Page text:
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February 13, 2015
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GBTA: How the Department of Homeland Security Funding Fight Can Hurt Business Travel




U.S. Senate and House Republicans are continuing to argue about how to fund the Department of Homeland Security—which, in turn, affects how many transportation-related operations will be run going forward. Last week, a Department of Homeland Security funding bill failed to pass a procedural vote, and Michael W. McCormick, executive director and COO of the Global Business Travel Association, released a statement criticizing the failure:

“The Global Business Travel Association is concerned that today’s vote failing to fully fund the Department of Homeland Security could have serious, unintended consequences for business travel, an industry that is expected to account for $310.2 billion in spending during 2015. We call on Congress to work together to fund DHS, which supports the movement of people, goods and services throughout our transportation system.

"Absent a full year funding bill, business travel can easily be disrupted, causing an immediate impact on our economy. For every one percent decrease in business travel spending, the U.S. economy loses an additional 71,000 jobs, nearly $5 billion in GDP, $3 billion in wages and $1.2 billion in tax collections.”

Talking to International Meetings Review, McCormick noted that these disruptions can easily cause a government shutdown like the United States faced in 2013. “Travel, and especially business travel, is being used as a bargaining chip for leverage in a bigger fight,” McCormick said. “And the unfortunate thing is that I don’t think that everyone clearly understands the consequences of the fight over immigration and how it could really paralyze business travel and the economy here in the States if we have another shutdown.”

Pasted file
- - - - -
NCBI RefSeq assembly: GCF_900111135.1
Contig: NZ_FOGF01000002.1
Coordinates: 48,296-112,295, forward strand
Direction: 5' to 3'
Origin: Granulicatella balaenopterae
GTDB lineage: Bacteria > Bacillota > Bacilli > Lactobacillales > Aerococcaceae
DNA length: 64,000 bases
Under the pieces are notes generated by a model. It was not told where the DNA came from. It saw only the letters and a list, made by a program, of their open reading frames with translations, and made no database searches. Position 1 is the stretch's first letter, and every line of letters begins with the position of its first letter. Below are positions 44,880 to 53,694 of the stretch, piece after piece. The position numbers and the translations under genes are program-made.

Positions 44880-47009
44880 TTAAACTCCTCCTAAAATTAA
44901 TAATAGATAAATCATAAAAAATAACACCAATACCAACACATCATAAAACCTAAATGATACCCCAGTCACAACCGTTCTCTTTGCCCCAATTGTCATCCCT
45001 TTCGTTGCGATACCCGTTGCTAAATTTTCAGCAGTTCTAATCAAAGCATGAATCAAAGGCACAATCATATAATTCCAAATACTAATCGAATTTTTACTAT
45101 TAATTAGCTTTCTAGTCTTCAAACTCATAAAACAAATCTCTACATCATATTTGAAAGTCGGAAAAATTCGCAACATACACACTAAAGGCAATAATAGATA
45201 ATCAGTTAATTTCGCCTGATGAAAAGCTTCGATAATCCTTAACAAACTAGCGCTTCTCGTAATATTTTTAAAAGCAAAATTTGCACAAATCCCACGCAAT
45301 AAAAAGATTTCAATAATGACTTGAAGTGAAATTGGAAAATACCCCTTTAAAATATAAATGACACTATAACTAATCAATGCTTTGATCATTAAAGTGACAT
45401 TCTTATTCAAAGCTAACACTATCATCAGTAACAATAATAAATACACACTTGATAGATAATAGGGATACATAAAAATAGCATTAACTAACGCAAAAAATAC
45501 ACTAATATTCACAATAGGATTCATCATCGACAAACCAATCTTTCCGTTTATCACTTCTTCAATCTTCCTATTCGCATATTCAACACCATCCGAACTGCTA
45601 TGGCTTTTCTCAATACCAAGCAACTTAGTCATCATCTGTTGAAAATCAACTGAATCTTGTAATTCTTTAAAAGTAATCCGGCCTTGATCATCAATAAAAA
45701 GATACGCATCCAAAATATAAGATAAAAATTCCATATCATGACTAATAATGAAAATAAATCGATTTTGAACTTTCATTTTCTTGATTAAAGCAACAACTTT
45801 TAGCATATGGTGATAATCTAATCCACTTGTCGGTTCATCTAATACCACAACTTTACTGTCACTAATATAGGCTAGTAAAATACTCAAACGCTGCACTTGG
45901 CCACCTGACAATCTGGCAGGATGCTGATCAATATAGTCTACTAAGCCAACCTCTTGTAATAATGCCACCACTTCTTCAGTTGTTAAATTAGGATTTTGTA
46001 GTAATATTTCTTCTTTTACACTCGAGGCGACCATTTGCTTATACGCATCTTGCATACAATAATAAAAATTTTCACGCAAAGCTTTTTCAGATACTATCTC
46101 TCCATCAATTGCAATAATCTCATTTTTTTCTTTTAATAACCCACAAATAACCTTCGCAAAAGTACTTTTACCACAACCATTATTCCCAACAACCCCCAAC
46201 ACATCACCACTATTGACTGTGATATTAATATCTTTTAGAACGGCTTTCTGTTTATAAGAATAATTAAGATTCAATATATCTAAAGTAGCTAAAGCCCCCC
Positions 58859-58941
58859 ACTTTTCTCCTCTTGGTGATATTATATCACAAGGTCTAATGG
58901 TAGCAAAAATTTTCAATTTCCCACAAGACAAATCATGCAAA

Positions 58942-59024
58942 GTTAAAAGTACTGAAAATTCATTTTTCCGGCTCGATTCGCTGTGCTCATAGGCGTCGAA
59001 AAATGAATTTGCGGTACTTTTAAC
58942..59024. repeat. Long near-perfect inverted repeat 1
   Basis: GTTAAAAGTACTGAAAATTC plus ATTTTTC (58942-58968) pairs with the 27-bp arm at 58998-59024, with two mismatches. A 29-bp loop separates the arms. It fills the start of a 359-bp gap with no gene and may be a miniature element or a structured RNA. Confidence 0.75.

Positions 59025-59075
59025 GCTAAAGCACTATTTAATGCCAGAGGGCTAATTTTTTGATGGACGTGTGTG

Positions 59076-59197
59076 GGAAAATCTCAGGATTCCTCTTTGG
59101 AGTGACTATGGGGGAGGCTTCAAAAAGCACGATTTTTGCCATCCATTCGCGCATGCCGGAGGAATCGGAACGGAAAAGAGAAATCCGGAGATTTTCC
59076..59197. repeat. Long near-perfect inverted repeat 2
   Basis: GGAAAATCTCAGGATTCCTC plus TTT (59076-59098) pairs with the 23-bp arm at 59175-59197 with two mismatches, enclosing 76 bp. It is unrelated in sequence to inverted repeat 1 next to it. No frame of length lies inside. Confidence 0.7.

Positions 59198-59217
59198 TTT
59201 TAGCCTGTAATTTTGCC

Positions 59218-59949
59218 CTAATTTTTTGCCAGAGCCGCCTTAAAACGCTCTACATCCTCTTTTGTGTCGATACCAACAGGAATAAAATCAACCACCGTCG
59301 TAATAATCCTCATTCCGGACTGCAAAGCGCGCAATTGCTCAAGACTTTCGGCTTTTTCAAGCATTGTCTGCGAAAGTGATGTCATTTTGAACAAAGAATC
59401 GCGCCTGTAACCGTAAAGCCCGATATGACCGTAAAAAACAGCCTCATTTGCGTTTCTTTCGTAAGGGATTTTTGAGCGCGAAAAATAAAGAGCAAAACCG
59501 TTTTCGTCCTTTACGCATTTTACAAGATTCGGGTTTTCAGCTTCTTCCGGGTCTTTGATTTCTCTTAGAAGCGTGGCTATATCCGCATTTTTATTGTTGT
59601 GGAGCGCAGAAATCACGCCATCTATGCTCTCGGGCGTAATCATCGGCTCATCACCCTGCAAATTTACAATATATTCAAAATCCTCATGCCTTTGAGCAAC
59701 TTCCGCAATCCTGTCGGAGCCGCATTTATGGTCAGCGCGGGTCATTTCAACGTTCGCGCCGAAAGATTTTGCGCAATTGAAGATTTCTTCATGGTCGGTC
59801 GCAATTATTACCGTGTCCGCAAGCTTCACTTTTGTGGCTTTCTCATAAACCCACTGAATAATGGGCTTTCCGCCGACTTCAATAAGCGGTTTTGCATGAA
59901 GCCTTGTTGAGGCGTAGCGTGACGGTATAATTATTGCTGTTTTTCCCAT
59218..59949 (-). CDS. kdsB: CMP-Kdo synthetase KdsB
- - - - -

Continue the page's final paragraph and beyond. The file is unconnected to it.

McCormick also noted that the 2013 shutdown had a “serious impact” on both the U.S. economy and its reputation as a place to do business. “We’re coming up on another fight where the issue at hand is immigration, but because it affects DHS and because it affects funding, that affects Homeland Security and affects the TSA and their funding and our ability to keep business travel moving,” he explained. “It did happen before, and it could happen again. And you see the passion around the issues related to immigration, and you can see where we could be headed for another game of one-upmanship here. And it’s very concerning to us, and that’s why we’re sounding the alarm.”

If funding cannot be approved, he continued, essential services will not be provided, trips will be canceled, business will not be conducted “and very real dollars lost...with a real impact on our economy.” Canceled business trips are frequently not rescheduled, he continued, and once business revenue is lost, it’s gone forever. “And it’s all needless,” McCormick added. “The immigration fight needs to continue, but not at the cost of hurting the economy.”  


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About the Author: Jena Tesse Fox

Jena Tesse Fox


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